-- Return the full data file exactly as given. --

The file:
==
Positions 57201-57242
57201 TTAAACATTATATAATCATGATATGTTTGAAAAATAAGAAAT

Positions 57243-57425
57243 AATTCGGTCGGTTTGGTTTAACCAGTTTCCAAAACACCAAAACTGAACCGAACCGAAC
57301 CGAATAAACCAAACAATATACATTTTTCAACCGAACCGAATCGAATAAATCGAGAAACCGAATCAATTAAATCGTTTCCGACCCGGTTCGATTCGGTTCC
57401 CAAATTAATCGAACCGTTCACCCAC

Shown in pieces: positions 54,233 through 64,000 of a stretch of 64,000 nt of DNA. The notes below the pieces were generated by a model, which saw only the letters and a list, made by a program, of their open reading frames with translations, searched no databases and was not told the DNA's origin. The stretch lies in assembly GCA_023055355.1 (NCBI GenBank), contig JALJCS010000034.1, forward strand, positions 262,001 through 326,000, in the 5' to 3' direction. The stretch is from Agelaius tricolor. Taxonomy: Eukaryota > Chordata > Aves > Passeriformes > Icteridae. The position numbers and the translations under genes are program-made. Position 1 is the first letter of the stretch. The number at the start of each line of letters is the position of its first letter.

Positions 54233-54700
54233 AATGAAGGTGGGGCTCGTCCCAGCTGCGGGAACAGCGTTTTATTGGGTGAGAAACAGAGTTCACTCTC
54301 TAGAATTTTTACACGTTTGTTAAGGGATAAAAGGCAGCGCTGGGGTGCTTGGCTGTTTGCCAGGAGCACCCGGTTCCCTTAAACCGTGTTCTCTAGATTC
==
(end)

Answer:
Positions 57201-57242
57201 TTAAACATTATATAATCATGATATGTTTGAAAAATAAGAAAT

Positions 57243-57425
57243 AATTCGGTCGGTTTGGTTTAACCAGTTTCCAAAACACCAAAACTGAACCGAACCGAAC
57301 CGAATAAACCAAACAATATACATTTTTCAACCGAACCGAATCGAATAAATCGAGAAACCGAATCAATTAAATCGTTTCCGACCCGGTTCGATTCGGTTCC
57401 CAAATTAATCGAACCGTTCACCCAC

Shown in pieces: positions 54,233 through 64,000 of a stretch of 64,000 nt of DNA. The notes below the pieces were generated by a model, which saw only the letters and a list, made by a program, of their open reading frames with translations, searched no databases and was not told the DNA's origin. The stretch lies in assembly GCA_023055355.1 (NCBI GenBank), contig JALJCS010000034.1, forward strand, positions 262,001 through 326,000, in the 5' to 3' direction. The stretch is from Agelaius tricolor. Taxonomy: Eukaryota > Chordata > Aves > Passeriformes > Icteridae. The position numbers and the translations under genes are program-made. Position 1 is the first letter of the stretch. The number at the start of each line of letters is the position of its first letter.

Positions 54233-54700
54233 AATGAAGGTGGGGCTCGTCCCAGCTGCGGGAACAGCGTTTTATTGGGTGAGAAACAGAGTTCACTCTC
54301 TAGAATTTTTACACGTTTGTTAAGGGATAAAAGGCAGCGCTGGGGTGCTTGGCTGTTTGCCAGGAGCACCCGGTTCCCTTAAACCGTGTTCTCTAGATTC